Delhi gang rape victim dies: Cerebral edema proved fatal

A swollen brain finally got better of the fighting spirit of the 23-year-old gang-rape victim Nirbhaya as she succumbed to her injuries at Singapore's Mount Elizabeth hospital at 2:15am (IST) on Saturday.

Cerebral edema - serious swelling of the brain, which resulted from the cardiac arrest on Tuesday night when Nirbhaya was still in India, along with severe infections, finally proved fatal.

A CT scan that was conducted after Nirbhaya reached Singapore showed that blood loss to her brain caused during the three-minute period when doctors at Safdarjung hospital in Delhi had failed to find a pulse or blood pressure, led to the brain edema - a dangerous condition where the brain's water content rises, causing the pressure to rise in the skull.

This cuts off oxygen supply as the blood vessels become squeezed. Cerebral edema is a medical emergency that can even lead to death as brain cells become damaged and die.

Prime minister Manohan Sngh said he was "deeply saddened to learn that the unfortunate victim of the brutal assault that took place on December 16 in New Delhi had succumbed to the grievous injuries she suffered following that attack. "I join the nation in conveying to her family and friends my deepest condolences at this terrible loss."

Singh said: "I want to tell them and the nation that while she may have lost her battle for life, it is up to us all to ensure that her death will not have been in vain. We have already seen the emotions and energies this incident has generated. These are perfectly understandable reactions from a young India and an India that genuinely desires change. It would be a true homage to her memory if we are able to channelize these emotions and energies into a constructive course of action."

According to Singh, the need of the hour is a dispassionate debate and inquiry into the critical changes that are required in societal attitudes.

He said that the government is examining, on priority basis, the penal provisions that exist for such crimes and measures to enhance the safety and security of women.

"I hope that the entire political class and civil society will set aside narrow sectional interests and agenda to help us all reach the end that we all desire - making India a demonstrably better and safer place for women to live in," Singh said.

Nirbhaya's health started to slide from Friday evening (6.30 pm IST) when she suffered multiorgan failure.

Doctors informed her family members that Nirbhaya's condition had seriously deteriorated as she was put on maximum artificial ventilation support, optimal antibiotic doses as well as stimulants which would help maximise her body's capability to fight infections.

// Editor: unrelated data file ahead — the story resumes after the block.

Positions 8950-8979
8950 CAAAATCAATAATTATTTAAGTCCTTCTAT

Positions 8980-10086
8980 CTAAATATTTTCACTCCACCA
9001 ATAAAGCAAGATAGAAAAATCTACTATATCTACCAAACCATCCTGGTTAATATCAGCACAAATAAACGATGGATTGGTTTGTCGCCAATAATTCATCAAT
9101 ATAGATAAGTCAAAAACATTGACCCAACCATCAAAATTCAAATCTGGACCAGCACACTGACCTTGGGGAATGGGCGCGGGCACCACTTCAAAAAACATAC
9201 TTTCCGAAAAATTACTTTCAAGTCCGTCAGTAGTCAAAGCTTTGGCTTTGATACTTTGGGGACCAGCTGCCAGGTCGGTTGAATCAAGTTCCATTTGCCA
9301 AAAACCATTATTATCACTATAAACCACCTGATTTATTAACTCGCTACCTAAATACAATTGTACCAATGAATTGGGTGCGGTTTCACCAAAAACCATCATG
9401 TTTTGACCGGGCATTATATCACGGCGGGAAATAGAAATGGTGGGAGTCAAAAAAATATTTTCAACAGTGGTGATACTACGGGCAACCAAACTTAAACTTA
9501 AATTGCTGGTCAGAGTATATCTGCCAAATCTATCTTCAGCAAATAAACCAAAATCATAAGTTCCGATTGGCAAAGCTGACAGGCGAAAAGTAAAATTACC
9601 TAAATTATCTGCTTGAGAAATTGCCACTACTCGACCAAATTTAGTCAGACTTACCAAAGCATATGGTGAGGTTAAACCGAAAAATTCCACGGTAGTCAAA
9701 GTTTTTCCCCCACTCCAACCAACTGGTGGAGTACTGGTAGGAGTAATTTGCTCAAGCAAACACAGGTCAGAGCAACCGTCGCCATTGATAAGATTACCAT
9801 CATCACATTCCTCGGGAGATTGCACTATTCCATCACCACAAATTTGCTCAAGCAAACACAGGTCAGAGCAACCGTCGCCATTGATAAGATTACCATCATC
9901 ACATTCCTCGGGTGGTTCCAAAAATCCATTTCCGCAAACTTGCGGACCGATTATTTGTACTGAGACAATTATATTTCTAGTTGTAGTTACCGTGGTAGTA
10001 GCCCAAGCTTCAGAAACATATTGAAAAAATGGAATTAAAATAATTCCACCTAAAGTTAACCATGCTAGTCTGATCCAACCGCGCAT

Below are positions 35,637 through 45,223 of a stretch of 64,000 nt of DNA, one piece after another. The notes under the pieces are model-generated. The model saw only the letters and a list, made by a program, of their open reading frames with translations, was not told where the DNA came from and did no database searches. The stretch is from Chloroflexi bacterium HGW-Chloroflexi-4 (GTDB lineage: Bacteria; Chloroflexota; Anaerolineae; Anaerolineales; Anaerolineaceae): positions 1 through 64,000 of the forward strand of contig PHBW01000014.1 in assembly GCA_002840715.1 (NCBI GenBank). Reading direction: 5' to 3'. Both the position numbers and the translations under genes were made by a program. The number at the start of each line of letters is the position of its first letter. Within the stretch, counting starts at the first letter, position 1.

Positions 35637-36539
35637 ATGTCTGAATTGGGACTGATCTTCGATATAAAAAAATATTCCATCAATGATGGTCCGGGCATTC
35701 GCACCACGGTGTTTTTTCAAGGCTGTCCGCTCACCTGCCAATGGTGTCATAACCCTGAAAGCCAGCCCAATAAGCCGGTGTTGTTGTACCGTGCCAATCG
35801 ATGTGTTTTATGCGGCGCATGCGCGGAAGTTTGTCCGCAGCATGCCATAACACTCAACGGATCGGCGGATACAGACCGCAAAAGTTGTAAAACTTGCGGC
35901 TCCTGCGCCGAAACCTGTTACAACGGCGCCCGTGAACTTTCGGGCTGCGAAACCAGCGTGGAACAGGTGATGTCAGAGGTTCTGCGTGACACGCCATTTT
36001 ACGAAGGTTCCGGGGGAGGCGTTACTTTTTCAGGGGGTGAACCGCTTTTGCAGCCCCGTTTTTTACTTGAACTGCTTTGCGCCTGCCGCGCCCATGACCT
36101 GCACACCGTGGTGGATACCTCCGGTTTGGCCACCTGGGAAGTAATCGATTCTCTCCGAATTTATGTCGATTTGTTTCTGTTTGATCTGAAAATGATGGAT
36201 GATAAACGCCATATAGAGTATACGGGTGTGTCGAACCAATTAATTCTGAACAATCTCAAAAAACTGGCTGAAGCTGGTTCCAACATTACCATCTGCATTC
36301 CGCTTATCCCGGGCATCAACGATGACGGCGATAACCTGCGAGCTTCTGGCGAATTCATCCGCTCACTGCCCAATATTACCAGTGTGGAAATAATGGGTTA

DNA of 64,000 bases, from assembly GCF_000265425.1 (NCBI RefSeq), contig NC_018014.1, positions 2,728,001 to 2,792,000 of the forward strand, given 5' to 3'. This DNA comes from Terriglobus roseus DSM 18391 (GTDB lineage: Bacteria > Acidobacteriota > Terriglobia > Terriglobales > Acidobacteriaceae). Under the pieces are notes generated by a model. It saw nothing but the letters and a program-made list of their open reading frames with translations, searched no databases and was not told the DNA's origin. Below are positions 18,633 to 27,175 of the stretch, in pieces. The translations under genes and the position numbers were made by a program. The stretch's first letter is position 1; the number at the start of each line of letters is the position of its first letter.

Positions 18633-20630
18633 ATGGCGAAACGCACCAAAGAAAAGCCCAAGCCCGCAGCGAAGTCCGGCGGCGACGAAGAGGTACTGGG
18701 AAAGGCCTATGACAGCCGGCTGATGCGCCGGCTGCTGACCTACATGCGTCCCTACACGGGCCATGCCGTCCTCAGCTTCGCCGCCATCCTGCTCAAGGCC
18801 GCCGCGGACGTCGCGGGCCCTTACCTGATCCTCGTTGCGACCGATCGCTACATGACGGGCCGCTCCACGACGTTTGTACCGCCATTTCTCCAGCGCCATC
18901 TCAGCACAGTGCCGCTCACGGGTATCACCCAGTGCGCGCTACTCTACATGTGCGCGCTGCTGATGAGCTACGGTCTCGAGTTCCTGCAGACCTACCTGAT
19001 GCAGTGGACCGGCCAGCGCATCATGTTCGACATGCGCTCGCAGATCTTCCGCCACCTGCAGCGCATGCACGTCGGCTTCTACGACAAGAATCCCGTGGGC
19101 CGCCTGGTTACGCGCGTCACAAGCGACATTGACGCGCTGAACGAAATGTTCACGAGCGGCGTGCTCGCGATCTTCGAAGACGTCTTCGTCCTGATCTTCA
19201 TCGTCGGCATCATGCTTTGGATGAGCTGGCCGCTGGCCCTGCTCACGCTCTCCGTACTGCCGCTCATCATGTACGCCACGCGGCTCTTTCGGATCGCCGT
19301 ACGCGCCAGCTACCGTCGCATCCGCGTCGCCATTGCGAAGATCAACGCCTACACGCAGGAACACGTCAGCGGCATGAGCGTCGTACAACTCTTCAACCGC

In the early hours of Saturday, Mount Elizabeth hospital issued a fresh statement announcing the worst.

The hospital said: "In relation to the young female patient from Delhi who was assaulted in a bus, and who was transferred from a hospital in India to receive further treatment at Mount Elizabeth Hospital in Singapore on December 27, we are very sad to report that the patient passed away peacefully at 4.45am (Singapore time) on December 29. Her family and officials from the high commission of India were by her side. The patient had remained in an extremely critical condition since admission to Mount Elizabeth hospital in the morning of Dec 27."

According to the hospital, despite all efforts by a team of eight specialists at Mount Elizabeth hospital to keep her stable, her condition continued to deteriorate and she suffered from severe organ failure following serious injuries to her body and brain.

"She was courageous in fighting for her life for so long against the odds but the trauma to her body was too severe for her to overcome," Dr Kelvin Loh, CEO of the hospital said.

Critical care specialist Dr Yatin Mehta from Medanta hospital, who had accompanied Nirbhaya to Singapore, told on his return to India on Saturday morning that the swelling of the brain finally took her life.

"A fresh episode of cardiac arrest resulted in multiorgan dysfunction syndrome. Her injuries were too severe. While being transported to Singapore, her oxygen requirements increased by 70%. We had carried 8 oxygen cylinders as standby, each capable of running for two hours. Six additional batteries were taken to ensure the machines ran fine during the flight. Her blood pressure fell to around 80 on route which we finally managed to bring back to normal. The injuries were horrendous," said Dr Mehta, who left for India from Singapore on Friday night when Nirbhaya was still alive, told on his return.

Dr Mehta also added that Nirbhaya's organs weren't fit for donation as they were seriously infected.

"We spoke to the family very frankly last night. We told her father and brothers that she is critical and might not pull through. Her family was stoic and handled the eventuality in a very mature way," Dr Mehta said.

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